It’s been a very long time since groundbreaking meant breaking ground. Many decades ago the first groundbreaking ceremony I attended was for a television station. A bunch of guys in suits and hardhats lined up with ceremonial brass shovels, stuck them in a trough of finely milled soil, and in a Blitzkrieg of flashbulbs, turned spades to mark the start of construction. At that moment, the backhoes fired up behind them, and started tearing into the ground.
These days, groundbreakings involve tents, and food trucks, and drones, and cakes in the shape of the building-to-come, and even clowns face-painting trust fund grandchildren. But most often, groundbreakings these days are held after ground has been broken. When port-a-potties have been positioned, dirt has been displaced, and construction companies are constructing companies.
What happened at 1000 South Michigan a few days ago was less common.
A groundbreaking ceremony was held for 1000M, the 74-story Helmut Jahn-designed residential skyscraper that could one day offer extravagant, unstoppable views of Grant Park and Lake Michigan. But it’s worth noting that while there was a groundbreaking ceremony, no ground has been broken.
Crain’s Chicago Business has a good article about this that also casts a fair bit of skepticism on this project. It’s a good piece of writing that makes its point in a very just-the-facts-ma’am way.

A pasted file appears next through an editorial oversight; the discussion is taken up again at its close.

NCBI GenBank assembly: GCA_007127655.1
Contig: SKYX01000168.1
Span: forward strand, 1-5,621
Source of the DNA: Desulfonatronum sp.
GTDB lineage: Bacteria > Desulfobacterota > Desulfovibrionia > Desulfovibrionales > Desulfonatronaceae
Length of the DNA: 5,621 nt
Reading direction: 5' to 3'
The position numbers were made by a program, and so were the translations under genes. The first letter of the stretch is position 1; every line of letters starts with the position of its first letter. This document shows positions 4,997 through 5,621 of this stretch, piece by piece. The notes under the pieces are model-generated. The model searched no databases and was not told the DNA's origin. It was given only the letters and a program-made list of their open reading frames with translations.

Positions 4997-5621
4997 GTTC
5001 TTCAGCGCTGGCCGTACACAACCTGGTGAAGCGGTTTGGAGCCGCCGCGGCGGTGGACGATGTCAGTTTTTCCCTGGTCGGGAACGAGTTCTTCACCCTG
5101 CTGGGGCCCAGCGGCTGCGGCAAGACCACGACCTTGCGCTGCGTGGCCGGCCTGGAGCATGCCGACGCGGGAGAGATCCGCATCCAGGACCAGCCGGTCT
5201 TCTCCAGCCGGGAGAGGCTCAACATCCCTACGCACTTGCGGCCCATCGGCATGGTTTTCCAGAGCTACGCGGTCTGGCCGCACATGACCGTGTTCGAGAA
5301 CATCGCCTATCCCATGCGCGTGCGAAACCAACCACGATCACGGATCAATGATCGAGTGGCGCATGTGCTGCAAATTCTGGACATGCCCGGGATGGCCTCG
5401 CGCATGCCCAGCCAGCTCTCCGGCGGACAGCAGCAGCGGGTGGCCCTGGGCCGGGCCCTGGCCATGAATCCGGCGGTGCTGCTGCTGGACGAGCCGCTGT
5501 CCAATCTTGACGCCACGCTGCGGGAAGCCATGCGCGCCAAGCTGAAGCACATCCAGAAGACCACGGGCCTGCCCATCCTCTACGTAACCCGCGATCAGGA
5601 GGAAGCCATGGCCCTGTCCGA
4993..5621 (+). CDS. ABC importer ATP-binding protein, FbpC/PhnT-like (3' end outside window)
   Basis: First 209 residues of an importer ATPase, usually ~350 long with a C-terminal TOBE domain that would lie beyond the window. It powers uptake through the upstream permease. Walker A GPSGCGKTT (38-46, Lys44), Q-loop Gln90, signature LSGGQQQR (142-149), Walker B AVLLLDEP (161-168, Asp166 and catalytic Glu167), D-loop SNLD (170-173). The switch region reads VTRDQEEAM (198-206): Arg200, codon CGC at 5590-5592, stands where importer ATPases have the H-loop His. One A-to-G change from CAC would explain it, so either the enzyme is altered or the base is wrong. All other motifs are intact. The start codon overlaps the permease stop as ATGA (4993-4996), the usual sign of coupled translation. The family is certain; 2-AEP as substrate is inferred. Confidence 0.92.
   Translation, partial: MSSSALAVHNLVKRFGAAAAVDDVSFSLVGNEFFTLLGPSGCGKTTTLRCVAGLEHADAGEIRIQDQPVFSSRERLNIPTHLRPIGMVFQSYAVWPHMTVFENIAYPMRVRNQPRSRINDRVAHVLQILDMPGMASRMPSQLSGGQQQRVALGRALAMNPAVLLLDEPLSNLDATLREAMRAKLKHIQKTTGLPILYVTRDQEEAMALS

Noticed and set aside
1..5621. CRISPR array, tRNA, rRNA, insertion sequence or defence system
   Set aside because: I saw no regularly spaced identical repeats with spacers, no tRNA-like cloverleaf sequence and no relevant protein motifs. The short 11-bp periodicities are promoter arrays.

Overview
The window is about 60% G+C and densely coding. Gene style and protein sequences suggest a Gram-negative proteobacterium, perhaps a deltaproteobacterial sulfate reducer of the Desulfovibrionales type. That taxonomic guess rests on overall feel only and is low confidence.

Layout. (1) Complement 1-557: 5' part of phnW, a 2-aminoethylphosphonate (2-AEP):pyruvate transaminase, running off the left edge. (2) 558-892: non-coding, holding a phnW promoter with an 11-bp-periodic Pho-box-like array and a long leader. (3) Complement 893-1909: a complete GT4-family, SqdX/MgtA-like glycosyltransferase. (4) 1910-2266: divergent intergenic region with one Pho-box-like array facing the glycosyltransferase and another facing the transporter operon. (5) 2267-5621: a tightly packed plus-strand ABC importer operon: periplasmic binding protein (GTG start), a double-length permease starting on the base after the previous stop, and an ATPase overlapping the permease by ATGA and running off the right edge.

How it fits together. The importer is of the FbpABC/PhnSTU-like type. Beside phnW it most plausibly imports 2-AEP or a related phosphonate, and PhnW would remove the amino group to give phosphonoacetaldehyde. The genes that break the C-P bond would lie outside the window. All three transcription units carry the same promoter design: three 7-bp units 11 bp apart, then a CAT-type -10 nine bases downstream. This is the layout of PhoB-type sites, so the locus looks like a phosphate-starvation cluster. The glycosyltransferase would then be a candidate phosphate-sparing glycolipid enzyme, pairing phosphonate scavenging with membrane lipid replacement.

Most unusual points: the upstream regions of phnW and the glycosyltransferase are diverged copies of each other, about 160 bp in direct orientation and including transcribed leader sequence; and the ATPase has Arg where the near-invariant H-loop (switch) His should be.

We’re still optimistic about this building. Just this past July lawyers told the Department of Planning and Development that the developers were ready to begin construction, once some changes to the design were worked out.
Among the changes:
- Move the ground floor facade north a bit in order to accommodate truck traffic and loading through the alley bordering the south of the site.
- Ditch the 12-space surface parking lot along South Wabash Avenue and replace it with a dog run.
- Move the 148-space bicycle parking up to the second floor.
- Reduce the total parking capacity from 498 spaces to 440.
- Move truck access from East 9th Street to Wabash.
- Make the tower skinnier, now 102 feet wide (east to west), down from 111 feet.
- Drop the north- and south-facing balconies except on the upper floors with the largest units. Also, the 70th floor loses its east-facing balcony.
- The horizontal channel which marks the setback from the base to the tower has been narrowed from 41 feet tall to 24 feet tall. This is important because at 215 feet off the street, it creates visual coherence with the neighboring buildings along Michigan Avenue.
To give you a better idea of how all this could flesh out, there’s diagrams below. You can really see how the new skyscraper will hang over the building at 1006 South Michigan.
Changes to 1000M have been requested and granted before. In May of 2017 the developers asked the city for, and were granted, permission to change minor elements of the design. But then nothing happened, and after waiting the customary one year without dirt being turned, the city revoked that permission.
The developers now have until July 24 of 2020 to start construction, or the permission for these more recent changes will also evaporate.
When completed, 1000M is expected bring over 400 new residences to downtown Chicago in an 832-foot-tall tower. But that 832 is a long way from the 1,030 that was announced back in 2015.